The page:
Tripti Joshi (Editor)

Sleuth (2007 film)

Updated on
Share on FacebookTweet on TwitterShare on LinkedInShare on Reddit
1 Ratings
Rate This

Rate This




Drama, Mystery, Thriller

Story by
United KingdomUnited States

Sleuth (2007 film) movie poster

Release date
12 October 2007 (2007-10-12) (United States)(Limited release)23 November 2007 (2007-11-23) (United Kingdom)

Based on
Harold Pinter (screenplay), Anthony Shaffer (play)

(Milo Tindle), (Andrew Wyke),
Harold Pinter
(Man on T.V.),
Carmel O'Sullivan
(Maggie), (Other Man on T.V.)

Similar movies
Lady and the Tramp
The League of Extraordinary Gentlemen
Diamonds Are Forever
10,000 BC
Batman Forever
The Count of Monte Cristo

Obey the rules.

Sleuth 2007 official trailer

Sleuth is a 2007 thriller film directed by Kenneth Branagh and starring Jude Law and Michael Caine. The screenplay by Harold Pinter is an adaptation of Anthony Shaffer's Tony Award-winning play Sleuth. Caine had previously starred in a 1972 version, where he played Law's role against Laurence Olivier.


Sleuth (2007 film) movie scenes

Sleuth trailer 2007


Sleuth (2007 film) movie scenes

At his country estate, a writer and an actor who has stolen his wife's heart match wits against each other involving mind games and tricks.

Differences from original

Sleuth (2007 film) wwwgstaticcomtvthumbmovieposters170784p1707

"A millionaire detective novelist matches wits with the unemployed actor who ran off with his wife in a deadly serious, seriously twisted game with dangerous consequences." The film does not use Anthony Shaffer's original dialogue; instead it uses a completely rewritten script by Harold Pinter, while retaining the basic idea. There are a few very significant changes:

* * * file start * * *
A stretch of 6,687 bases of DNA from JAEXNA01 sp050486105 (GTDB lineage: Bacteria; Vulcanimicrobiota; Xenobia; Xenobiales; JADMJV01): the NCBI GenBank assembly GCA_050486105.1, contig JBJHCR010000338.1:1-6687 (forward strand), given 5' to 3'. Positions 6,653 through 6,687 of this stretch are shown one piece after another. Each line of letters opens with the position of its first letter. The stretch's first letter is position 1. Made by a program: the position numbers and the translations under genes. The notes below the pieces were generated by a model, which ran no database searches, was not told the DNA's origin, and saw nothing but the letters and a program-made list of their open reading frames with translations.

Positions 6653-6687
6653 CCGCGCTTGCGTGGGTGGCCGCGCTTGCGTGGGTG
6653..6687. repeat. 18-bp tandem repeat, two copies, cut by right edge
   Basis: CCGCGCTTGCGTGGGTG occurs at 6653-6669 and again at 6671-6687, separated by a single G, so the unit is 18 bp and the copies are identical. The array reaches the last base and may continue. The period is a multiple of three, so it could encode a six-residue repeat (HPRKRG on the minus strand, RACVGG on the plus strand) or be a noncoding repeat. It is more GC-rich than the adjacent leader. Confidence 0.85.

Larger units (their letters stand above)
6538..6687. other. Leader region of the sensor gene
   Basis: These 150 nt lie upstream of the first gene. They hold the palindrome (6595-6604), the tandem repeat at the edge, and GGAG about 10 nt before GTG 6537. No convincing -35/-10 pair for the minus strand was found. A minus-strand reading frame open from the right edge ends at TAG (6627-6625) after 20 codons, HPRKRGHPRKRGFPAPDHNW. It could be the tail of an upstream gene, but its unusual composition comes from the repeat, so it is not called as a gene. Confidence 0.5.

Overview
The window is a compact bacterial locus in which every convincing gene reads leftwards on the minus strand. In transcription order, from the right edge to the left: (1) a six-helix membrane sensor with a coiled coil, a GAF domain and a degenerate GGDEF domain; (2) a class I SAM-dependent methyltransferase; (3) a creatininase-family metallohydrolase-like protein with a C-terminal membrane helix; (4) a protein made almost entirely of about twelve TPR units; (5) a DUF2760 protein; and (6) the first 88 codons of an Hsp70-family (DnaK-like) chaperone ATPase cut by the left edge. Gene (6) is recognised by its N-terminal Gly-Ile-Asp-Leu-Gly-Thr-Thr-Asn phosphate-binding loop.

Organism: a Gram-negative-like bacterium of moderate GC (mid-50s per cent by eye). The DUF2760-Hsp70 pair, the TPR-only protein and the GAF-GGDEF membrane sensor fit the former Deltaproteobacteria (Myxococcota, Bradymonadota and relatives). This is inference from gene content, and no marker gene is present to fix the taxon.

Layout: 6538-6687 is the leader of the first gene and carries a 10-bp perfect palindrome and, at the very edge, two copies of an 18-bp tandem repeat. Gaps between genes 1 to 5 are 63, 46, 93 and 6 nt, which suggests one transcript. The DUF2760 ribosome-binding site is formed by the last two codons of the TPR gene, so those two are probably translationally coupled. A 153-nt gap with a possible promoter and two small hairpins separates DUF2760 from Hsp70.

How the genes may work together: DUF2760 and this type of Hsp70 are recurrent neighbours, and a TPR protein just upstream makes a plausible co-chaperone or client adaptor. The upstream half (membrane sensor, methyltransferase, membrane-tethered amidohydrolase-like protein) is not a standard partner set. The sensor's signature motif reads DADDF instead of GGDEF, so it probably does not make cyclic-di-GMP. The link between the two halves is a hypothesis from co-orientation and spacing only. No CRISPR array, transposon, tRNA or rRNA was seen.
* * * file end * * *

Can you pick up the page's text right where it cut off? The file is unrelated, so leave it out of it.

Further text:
Sleuth (2007 film) Sleuth Movie Review Film Summary 2007 Roger Ebert

  • Tindle does not pretend to murder Wyke's mistress – instead he pretends to perform the robbery he set up before (a crucial difference, as the supposed murder sets up a psychological motive for the original film's ending);
  • Wyke now tries to seduce Tindle; and
  • Wyke appears to get off scot free at the end, as opposed to the original where it is presumed that Wyke will likely be arrested. (This time his wife appears to be on her way to the house, as opposed to the police.)
  • In the original, Wyke was an aristocratic eccentric; his vehement dislike of Tindle's working-class, Italian roots was the source of much of the tension. This is not the case in this version.
  • Tindle is an impoverished actor, rather than a wealthy hairdressing-salon owner.

  • Sleuth (2007 film) Sleuth shadowplay

    The 2007 version is nearly an hour shorter than the 1972 version.


    Sleuth (2007 film) Amazoncom Sleuth Michael Caine Jude Law Harold Pinter Kenneth

  • Michael Caine as Andrew Wyke
  • Jude Law as Milo Tindle
  • Harold Pinter as Man on TV
  • Carmel O'Sullivan as Maggie
  • Kenneth Branagh as Man being questioned by Harold Pinter on TV.
  • History

    Caine had starred as hairdresser Milo Tindle opposite Laurence Olivier's novelist Andrew Wyke in the 1972 film Sleuth, with each being nominated for an Academy Award for his performance. In the 2007 film, Caine took the role of Wyke, and Law took Caine's role of Tindle.

    Sleuth (2007 film) Amazoncom Sleuth Michael Caine Jude Law Harold Pinter Kenneth

    This was the second time Law performed a film character originated by Caine, the first having been the title role of Alfie. Caine himself had previously starred in two different roles for two versions of Get Carter.

    Sleuth (2007 film) Sleuth Movie Poster 2 of 2 IMP Awards

    According to many accounts, this set out to be a remake of the 1972 version, but Pinter's screenplay-offered "a fresh take" on Shaffer's play and "a very different form" from the original film.

    Sleuth (2007 film) Sleuth 2007 Official Trailer YouTube